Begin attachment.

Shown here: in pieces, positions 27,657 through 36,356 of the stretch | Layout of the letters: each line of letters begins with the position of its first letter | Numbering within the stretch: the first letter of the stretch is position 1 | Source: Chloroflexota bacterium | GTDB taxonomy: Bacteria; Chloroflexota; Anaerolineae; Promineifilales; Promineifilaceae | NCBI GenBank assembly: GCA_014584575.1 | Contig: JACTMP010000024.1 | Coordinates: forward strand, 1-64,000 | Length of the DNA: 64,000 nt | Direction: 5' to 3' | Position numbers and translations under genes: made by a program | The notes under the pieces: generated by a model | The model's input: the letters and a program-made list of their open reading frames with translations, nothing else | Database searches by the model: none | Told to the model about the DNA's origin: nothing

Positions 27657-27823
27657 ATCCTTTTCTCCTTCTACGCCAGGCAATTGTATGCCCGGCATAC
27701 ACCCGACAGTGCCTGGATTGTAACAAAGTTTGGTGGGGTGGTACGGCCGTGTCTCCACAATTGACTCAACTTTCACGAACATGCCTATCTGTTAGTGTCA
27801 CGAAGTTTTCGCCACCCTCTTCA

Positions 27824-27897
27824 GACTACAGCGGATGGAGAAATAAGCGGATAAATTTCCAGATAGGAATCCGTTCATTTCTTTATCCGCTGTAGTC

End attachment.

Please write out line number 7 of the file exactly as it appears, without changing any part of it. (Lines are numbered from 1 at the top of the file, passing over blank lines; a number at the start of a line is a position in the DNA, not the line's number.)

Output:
27824 GACTACAGCGGATGGAGAAATAAGCGGATAAATTTCCAGATAGGAATCCGTTCATTTCTTTATCCGCTGTAGTC